About 12:30 a.m. Sunday on Rochdale Street in Auburn, police officer Ronald Tarentino Jr. pulled over a white Infiniti SUV.
It was a fateful and fatal encounter.
Jorge A. Zambrano, a 35-year-old with a lengthy criminal history, is alleged to have shot Officer Tarentino and fled. The 42-year-old husband and father of three died at UMass-Memorial Medical Center in Worcester.
Eighteen hours later, after a standoff at 31-33 Watch St., Oxford, Zambrano was killed by police after an exchange of gunfire left a state trooper injured.
In the brief time since the tragic events of early Sunday morning, troubling details of Zambrano’s criminal past have emerged.
According to a report in the Telegram & Gazette, “Records in Central District Court in Worcester and the Clinton court show Mr. Zambrano had a lengthy criminal history, with at least 84 cases in the court system. In three of those cases, he fought with police.”
Included in Zambrano’s past was a seven-year sentence in state prison, a probation violation in April, and a May 16 arrest. He was due back in court next month.
Deaths in the line of duty are far too commonplace in today’s world. The Officer Down Memorial Page reports 38 police officers have lost their lives so far this year [Editor’s note: Half by gunfire, but many of the rest were accidents.] and the National Law Enforcement Officers Memorial Fund reported that 123 had fallen in 2015, one more than the year prior.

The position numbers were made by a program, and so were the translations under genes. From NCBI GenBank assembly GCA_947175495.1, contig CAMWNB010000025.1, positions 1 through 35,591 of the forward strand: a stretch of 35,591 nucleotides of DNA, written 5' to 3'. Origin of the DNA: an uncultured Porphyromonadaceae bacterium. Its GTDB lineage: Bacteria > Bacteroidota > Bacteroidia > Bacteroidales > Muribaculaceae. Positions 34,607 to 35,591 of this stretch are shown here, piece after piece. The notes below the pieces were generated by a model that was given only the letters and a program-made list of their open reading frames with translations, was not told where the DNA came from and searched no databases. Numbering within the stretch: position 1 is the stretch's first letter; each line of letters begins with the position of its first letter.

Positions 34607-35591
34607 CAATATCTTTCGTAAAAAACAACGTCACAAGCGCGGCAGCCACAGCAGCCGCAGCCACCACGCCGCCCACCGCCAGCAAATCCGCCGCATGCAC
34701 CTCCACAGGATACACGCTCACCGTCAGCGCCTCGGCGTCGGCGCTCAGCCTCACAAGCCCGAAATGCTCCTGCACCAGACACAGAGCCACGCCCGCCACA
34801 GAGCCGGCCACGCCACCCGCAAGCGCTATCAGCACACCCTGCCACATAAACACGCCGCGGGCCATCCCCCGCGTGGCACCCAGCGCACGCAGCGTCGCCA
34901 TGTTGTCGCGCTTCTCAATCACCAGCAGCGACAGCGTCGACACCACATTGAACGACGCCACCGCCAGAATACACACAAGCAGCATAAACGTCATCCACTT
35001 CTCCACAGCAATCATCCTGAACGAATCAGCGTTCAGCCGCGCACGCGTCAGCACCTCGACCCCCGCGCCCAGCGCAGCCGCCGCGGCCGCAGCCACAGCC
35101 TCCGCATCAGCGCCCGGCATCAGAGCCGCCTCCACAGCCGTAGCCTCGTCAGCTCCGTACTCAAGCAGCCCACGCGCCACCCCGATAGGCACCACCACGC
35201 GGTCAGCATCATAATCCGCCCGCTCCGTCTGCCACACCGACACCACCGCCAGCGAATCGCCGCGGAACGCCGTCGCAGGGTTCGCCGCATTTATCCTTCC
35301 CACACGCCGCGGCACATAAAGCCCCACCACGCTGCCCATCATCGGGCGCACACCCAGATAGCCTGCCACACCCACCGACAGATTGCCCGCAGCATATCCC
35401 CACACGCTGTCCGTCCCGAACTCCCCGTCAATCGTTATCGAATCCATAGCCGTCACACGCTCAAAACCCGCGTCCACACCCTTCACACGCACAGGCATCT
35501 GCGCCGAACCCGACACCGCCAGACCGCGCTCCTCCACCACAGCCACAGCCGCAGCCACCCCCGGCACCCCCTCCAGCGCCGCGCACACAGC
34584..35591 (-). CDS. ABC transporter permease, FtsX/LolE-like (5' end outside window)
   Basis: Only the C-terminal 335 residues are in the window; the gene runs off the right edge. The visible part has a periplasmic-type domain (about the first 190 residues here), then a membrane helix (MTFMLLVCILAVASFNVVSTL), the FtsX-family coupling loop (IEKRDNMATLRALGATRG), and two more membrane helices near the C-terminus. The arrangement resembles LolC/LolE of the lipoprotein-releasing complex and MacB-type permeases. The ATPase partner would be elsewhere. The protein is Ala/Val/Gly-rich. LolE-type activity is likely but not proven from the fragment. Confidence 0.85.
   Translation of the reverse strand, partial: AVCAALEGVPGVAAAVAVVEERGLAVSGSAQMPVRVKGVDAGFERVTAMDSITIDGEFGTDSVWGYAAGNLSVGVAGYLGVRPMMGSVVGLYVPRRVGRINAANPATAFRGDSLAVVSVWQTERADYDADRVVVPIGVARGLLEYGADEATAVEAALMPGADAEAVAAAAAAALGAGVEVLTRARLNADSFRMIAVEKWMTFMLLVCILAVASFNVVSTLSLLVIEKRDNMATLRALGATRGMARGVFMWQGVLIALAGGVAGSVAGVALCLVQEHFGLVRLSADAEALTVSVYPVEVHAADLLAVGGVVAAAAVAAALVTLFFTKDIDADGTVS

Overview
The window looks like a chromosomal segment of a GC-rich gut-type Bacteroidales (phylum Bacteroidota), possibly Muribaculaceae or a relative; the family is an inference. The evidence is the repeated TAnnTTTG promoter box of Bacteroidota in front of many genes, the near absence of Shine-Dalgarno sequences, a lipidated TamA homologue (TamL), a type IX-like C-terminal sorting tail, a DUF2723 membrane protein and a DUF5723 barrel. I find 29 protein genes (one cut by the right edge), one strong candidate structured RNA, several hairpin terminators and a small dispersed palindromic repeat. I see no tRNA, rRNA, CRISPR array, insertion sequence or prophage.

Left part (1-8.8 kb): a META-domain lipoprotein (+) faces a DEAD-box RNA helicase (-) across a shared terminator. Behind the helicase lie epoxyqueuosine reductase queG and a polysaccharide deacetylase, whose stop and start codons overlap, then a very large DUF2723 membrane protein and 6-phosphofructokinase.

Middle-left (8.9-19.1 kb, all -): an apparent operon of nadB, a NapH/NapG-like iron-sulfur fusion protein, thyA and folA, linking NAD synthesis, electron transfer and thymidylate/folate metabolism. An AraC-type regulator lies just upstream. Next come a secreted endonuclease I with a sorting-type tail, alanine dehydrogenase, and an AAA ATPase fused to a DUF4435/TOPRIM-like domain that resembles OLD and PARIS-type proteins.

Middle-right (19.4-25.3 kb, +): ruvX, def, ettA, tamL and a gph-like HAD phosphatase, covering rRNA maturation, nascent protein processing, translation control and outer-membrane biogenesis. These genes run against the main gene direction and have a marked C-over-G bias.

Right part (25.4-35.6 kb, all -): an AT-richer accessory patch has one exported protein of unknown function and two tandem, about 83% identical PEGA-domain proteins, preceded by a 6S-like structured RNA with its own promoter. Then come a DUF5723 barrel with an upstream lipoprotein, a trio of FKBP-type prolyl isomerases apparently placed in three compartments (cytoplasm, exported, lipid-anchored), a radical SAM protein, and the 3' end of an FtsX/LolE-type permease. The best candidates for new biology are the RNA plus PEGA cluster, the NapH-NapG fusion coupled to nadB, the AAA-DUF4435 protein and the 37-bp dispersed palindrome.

[Editor’s note: Consider, FBI data deemed 51 of 122 officer deaths in 2014 “felonious deaths.” And this year is trending toward about 46. According to FBI data reported by NPR last year, the 10-year annual average for such line-of-duty deaths starting in 1970 was more than 70 until the late ‘90s.]
Left with little recourse after such a tragedy when the scourge appears, communities engage in a shared sense of sorrow and mourning for those who have been lost.
But we can and should do more.
Each loss of life should be a reminder of the dangers faced by those who protect us. It should also be a reminder that officers are just the first line of defense in a criminal justice system with many layers — prosecutors, defense attorneys, judges, jail and prison officials, human services agencies and parole and probation officers.
We do not wish to rush to judgement but the reports of Zambrano’s past raise questions about the effectiveness of the system as a whole and its individual parts. These questions need to be answered.
In that vein, we support Gov. Charlie Baker and others who have called for investigations surrounding the circumstances of Officer Tarentino’s death.
We mourn the fact that what is done cannot be undone. However, it makes our task now imperative. We owe it to the memory of Officer Tarentino and all other law enforcement personnel who risk their lives every day to understand how a routine traffic stop on an otherwise peaceful Sunday morning ended in the death of an Auburn Police officer.
Only then can we take steps to ensure a tragedy such as this is less likely to occur in the future.